A woman who says she was once picked as a potential sex slave to North Korea's political elite and another who claims she was trafficked for four years in China have come to New Zealand with dreams of starting new lives.
Bora Choe, 24, and Sue Park, 26 - who are being housed in a secret location in Auckland - are among a group of five women brought here by a Christian group Love Your Neighbour Charity Trust.
After escaping the North both had found starting over in the South to be difficult, challenging and alienating.
Choe dreams of becoming a bible teacher and Park wants to be a nurse, and described their lives back in Kim Jong Un's North Korea as a "living hell" and remain cynical about the regime's intentions.
Standing at a height of almost 1.7m, the attractive Choe is considered tall by North Korean standards. At 14, she was selected at school by Kim's government officials to become one of the "nation's brides".
North Korea's sex slavery practice recently made the news when it was claimed that its 230 strong all-female cheerleading squad at the Pyeongchang Winter Olympics are also forced to provide sexual services to Kim's top aides.
Choe was born in Chŏngjin, the capital of Hamgyong Province and the country's third largest city. She said officials would come to schools there selecting girls based on their height and beauty.
"Like the other girls I actually don't know what they have chosen us for except that it is to work for the nation," Choe said.
"As a young girl at that time I felt happy and honoured to be selected."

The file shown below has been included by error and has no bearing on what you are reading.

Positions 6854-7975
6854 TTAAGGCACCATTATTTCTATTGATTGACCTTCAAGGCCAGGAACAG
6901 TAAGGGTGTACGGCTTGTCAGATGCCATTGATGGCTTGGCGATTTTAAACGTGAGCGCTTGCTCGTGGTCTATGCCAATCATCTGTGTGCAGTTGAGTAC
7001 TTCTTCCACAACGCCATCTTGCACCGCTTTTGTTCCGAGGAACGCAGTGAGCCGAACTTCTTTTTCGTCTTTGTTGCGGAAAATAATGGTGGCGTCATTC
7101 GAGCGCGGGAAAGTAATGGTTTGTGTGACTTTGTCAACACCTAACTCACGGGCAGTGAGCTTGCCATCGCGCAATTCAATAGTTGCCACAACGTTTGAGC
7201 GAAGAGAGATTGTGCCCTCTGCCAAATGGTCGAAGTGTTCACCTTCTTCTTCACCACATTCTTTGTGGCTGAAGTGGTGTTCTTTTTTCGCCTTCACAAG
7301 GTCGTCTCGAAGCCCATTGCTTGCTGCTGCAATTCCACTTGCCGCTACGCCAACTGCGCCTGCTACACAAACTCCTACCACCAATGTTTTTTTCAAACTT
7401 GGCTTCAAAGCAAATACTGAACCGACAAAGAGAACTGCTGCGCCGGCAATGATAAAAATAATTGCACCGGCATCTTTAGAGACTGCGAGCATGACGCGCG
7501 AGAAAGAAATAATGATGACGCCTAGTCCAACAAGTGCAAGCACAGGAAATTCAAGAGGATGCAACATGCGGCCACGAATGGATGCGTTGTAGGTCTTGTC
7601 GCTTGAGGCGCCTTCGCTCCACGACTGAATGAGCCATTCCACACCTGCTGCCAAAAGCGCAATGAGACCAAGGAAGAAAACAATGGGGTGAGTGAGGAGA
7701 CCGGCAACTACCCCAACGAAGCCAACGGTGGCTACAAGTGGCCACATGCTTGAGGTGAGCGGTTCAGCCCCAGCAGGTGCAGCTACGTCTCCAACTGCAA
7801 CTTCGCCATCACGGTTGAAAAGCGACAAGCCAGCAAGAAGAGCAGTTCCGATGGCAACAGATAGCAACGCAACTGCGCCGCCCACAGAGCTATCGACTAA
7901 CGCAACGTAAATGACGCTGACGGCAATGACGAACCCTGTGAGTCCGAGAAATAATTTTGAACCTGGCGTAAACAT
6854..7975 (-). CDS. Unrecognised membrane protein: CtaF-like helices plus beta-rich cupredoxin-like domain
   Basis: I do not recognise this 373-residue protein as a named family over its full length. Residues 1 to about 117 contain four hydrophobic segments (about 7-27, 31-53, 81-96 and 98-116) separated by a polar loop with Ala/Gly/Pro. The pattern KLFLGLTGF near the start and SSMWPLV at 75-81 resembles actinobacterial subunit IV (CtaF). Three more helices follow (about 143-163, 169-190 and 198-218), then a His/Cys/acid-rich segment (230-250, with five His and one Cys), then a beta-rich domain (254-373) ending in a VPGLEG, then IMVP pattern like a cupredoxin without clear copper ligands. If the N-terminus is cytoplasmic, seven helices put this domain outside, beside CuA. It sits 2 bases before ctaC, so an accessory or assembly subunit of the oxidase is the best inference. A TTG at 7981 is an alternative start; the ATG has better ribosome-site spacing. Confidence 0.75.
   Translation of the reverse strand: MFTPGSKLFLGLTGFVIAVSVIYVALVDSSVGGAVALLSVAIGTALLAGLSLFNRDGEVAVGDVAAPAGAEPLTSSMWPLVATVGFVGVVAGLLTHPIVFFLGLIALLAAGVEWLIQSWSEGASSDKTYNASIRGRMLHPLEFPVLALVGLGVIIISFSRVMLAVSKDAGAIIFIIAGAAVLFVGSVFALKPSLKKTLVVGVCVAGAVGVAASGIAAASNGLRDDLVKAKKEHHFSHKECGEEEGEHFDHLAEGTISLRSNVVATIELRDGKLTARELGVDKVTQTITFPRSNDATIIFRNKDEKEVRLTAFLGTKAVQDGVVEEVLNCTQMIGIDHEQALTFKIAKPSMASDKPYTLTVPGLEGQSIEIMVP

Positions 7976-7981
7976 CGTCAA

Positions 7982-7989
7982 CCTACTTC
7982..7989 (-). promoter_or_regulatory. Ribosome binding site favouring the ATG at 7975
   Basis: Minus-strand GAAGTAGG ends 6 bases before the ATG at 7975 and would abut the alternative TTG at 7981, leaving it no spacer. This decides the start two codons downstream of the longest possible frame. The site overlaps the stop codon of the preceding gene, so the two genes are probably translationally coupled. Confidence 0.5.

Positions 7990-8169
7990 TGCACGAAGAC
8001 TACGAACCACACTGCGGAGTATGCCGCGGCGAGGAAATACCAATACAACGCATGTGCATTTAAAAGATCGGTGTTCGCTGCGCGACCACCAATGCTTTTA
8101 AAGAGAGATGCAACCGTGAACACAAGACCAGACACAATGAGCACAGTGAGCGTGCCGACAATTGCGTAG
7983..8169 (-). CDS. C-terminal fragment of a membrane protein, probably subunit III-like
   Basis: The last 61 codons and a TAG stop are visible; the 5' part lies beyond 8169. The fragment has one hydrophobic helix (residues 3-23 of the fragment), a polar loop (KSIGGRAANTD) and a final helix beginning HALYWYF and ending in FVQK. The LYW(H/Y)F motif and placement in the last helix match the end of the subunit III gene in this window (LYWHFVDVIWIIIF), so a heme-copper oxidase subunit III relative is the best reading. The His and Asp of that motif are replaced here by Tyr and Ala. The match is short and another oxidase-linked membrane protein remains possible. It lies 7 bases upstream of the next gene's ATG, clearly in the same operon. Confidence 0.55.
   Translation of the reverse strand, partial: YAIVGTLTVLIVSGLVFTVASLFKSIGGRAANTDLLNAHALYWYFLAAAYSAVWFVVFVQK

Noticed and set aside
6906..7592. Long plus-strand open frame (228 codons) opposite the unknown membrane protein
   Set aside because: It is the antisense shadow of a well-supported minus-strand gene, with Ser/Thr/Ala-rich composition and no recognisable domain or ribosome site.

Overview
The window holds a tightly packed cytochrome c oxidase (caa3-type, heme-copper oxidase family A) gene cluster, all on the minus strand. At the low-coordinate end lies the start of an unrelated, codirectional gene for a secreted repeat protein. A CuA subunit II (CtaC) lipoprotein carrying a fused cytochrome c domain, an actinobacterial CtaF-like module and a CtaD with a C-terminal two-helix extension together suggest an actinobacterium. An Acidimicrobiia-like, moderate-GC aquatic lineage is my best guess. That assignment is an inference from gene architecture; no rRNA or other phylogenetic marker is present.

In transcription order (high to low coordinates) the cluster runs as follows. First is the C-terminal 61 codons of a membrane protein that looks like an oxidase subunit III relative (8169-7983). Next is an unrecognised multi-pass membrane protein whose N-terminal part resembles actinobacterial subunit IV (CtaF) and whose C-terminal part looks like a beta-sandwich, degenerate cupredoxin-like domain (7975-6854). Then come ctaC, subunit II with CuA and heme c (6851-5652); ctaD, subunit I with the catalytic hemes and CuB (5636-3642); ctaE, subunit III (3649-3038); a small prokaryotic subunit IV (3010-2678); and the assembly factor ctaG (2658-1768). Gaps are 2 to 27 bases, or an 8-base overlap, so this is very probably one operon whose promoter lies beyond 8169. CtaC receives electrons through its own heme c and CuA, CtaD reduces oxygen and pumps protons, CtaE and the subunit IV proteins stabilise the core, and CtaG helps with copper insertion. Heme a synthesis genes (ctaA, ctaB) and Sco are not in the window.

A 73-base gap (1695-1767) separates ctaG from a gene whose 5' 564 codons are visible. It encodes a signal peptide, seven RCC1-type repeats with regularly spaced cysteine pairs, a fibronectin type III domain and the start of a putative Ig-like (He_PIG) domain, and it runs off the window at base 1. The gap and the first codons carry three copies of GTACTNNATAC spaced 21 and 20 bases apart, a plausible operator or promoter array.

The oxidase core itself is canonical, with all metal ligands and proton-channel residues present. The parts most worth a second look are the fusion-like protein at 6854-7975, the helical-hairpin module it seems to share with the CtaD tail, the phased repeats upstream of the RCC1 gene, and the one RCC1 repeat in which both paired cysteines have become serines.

Choe went through assessments for her beauty, skin and health but was dropped when officials found out that her grandfather was Chinese. Her mother had also defected to South Korea.
Every North Korean is expected to show allegiance to Kim's Workers Party of Korea.
Choe said how far people could progress in life was based on their loyalty to Kim and the party.
"Anyone with a background of any family links with any foreign country is considered to be disloyal," Choe said.
The other selected girls went on to the next stage which included a complete health and body check and a virginity test.
Those who passed were sent to the capital Pyongyang and some were sent for further training to become actresses, musicians or the military.
Choe said the discovery by officials of her Chinese heritage also meant she could never get a job, which meant she was destined to work in a labour camp.
"People have to carry stones, do construction work and cleaning public roads without any pay," she said.
"They are not allowed to return home or stay with their families, and have to live in a camp which is like a prison."
Enlisting the help of a broker, Choe made her escape when she was 20 before the officials came to get her.
"Even though the broker was a drug addict, I had to trust him because that was the only way I could get out," she said.
After two attempts, she successfully crossed the shallow Tumen River for China.
"The river is shallow but the currents were strong, and I was almost swept away, I was very nervous but when I saw the chance I just ran," Choe said.
"After that I had to climb cliffs and a very high fence to get into China, where I met another broker who helped me get to Thailand."
Choe's mother, who is already in South Korea, was understood to have paid upwards of $7000 to the brokers.
Many brokers in South Korea are themselves defectors, who work with brokers in China, who in turn work with brokers in North Korea.
The journey would take them to China's southern border into Vietnam and Laos before entering Thailand. From there, they are often flown into South Korea.
Few others would take the Korean Demilitarised Zone route, which is considered extremely dangerous.